People at church, "... we ask these things in Your loving name, amen." "AmenBEEEEELLLLLLCCCCCCCHHH!!! Excuseme, I'msososorry."  

On the court, "HEY!  COme on!  This is WEAK.  This is lazy.  Pick up the BEEEEEEELLLLCCCCHH. ExcusemeI'mverysorry."

- Going from "you don't look pregnant at all!" to "Are you due any day?!" "Nope, not until June!" "WHAAAT? Are you SURE you aren't having twins?" "Yup. Pretty sure." "Wow.  Well.  You are HUGE.  I've never seen someone so big who has two whole months left with just ONE baby! WOW." 

Thank you, thank you very much.  I'm looking into state fairs and circuses who need an extra act.  I really was bummed, at first, when people would tell me they couldn't see my bump.  I was obsessed with it growing and "popping" and was sure the world could see what I saw when I stood in the mirror!  I'll never forget the first stranger who saw me in public, looked at me, and said "Oh! Are you expecting?"  I wanted to cuddle her in my arms.  "Yes! Why, yes, I AM.  I am expecting."   And then it feels like I had about 72 hours before I, apparently, turned into quite the shock-and-awe.

An enormous beasty of a creature, shaking the ground with every step, a blonder King Kong, a modern-day Goliath, a portly half-female half-hippopotamus.  I'm surprised the government hasn't whisked me away for security and lab testing...! ;)  "Huge" is never a word that I've longed to b described as.  I do feel it - trust me - I feel heavy, large and not so cuteandtiny.  But in case I forgot, a discerning handful of folks remind me daily.   And when I insist that, no, I'm not having twins and that, no, I'm not due this week, some people argue with me...!  Questioning my doctor/midwives.  Questioning my health.  Questioning my timing.  "Are you sure you didn't get the date you conceived wrong?" "Aren't there stories of people who didn't know they had twins until they delivered?" "Are you sure everything is okay?"  "Yes, my midwife says I and the baby are measuring perfectly.  She has no concerns.  And happiest of all, we are both very healthy.  Thank you for your thoughts, though."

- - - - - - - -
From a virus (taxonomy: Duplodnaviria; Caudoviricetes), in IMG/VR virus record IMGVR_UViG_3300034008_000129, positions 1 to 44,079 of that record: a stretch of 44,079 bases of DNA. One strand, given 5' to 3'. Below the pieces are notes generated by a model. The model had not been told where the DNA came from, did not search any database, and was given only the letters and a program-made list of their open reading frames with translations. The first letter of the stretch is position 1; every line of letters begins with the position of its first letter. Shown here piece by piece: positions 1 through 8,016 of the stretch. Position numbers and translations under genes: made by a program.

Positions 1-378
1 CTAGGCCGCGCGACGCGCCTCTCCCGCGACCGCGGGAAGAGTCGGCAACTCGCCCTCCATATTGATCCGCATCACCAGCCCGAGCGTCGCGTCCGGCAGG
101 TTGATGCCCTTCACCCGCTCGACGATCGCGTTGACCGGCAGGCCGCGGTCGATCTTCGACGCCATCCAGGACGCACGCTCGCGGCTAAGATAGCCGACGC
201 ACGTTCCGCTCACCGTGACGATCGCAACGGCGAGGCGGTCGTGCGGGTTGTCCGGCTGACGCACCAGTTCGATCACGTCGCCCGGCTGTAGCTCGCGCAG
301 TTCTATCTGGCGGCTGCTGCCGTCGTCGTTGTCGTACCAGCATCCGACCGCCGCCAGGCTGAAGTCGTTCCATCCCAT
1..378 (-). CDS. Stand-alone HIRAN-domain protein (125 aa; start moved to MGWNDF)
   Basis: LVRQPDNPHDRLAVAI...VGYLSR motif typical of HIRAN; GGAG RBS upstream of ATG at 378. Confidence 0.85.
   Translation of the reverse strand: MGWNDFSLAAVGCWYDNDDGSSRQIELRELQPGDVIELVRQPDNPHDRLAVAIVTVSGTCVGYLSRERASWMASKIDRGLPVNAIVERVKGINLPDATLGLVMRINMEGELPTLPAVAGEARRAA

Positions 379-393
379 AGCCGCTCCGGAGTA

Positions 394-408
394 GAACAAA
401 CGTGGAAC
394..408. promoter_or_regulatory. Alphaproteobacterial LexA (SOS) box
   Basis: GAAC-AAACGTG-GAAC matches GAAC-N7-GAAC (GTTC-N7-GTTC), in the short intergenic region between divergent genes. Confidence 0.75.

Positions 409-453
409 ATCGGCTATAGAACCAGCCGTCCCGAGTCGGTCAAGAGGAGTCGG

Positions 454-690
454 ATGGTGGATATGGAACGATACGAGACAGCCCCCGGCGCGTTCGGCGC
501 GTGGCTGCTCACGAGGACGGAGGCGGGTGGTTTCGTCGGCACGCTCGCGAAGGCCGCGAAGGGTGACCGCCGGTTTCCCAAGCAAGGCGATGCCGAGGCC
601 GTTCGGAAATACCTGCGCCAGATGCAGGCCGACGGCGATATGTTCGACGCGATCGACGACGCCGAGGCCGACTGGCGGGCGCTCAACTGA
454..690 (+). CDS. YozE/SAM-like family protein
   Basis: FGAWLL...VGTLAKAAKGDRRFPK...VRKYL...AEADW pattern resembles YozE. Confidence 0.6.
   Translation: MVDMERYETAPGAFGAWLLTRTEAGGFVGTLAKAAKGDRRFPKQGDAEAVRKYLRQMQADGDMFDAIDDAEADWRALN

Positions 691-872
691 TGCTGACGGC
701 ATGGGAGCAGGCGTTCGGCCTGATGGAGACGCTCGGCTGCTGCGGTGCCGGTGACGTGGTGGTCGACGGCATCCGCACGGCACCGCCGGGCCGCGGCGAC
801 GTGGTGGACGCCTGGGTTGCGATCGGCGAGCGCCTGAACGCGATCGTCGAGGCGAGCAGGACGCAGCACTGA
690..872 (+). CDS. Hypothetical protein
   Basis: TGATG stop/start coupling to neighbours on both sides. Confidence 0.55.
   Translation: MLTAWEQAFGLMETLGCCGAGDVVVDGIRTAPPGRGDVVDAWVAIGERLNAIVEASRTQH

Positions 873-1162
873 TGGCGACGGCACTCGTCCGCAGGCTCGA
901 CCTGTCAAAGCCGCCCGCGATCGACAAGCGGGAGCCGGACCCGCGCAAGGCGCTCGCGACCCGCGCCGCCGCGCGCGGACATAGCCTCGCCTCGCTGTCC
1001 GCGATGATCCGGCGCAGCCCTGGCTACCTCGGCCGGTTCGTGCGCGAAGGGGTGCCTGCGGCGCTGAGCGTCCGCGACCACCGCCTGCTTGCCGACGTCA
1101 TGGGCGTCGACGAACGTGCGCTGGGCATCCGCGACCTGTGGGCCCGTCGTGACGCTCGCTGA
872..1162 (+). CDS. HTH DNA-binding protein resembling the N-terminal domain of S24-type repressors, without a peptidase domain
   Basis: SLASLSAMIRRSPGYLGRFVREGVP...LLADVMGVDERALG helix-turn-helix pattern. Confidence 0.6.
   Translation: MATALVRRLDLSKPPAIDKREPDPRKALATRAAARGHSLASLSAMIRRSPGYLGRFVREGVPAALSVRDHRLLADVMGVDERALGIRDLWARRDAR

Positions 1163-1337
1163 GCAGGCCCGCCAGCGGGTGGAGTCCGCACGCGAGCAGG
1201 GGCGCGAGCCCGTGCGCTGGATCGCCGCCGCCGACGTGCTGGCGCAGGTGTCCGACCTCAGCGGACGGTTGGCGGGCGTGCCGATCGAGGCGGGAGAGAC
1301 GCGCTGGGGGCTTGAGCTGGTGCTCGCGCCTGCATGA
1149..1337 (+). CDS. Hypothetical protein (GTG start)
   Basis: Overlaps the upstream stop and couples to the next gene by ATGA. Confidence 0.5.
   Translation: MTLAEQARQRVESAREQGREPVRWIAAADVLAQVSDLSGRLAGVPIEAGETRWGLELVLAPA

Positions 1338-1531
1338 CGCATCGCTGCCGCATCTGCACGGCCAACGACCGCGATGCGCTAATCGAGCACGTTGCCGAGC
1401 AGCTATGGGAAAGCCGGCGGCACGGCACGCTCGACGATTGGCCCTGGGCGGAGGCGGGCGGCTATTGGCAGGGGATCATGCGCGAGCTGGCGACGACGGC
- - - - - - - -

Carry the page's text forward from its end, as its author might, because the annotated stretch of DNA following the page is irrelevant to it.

So, lesson learned:  keep my opinion on the size of a person to myself, pregnant or not.  And feel free to comment on how much I love a lady's bump, or how lovely I think she looks.  And to women all over, who I'm sure I've said "You look SO small!" or "Oh, man you're huge!" - I apologize.  I didn't know.

- Growing out of clothes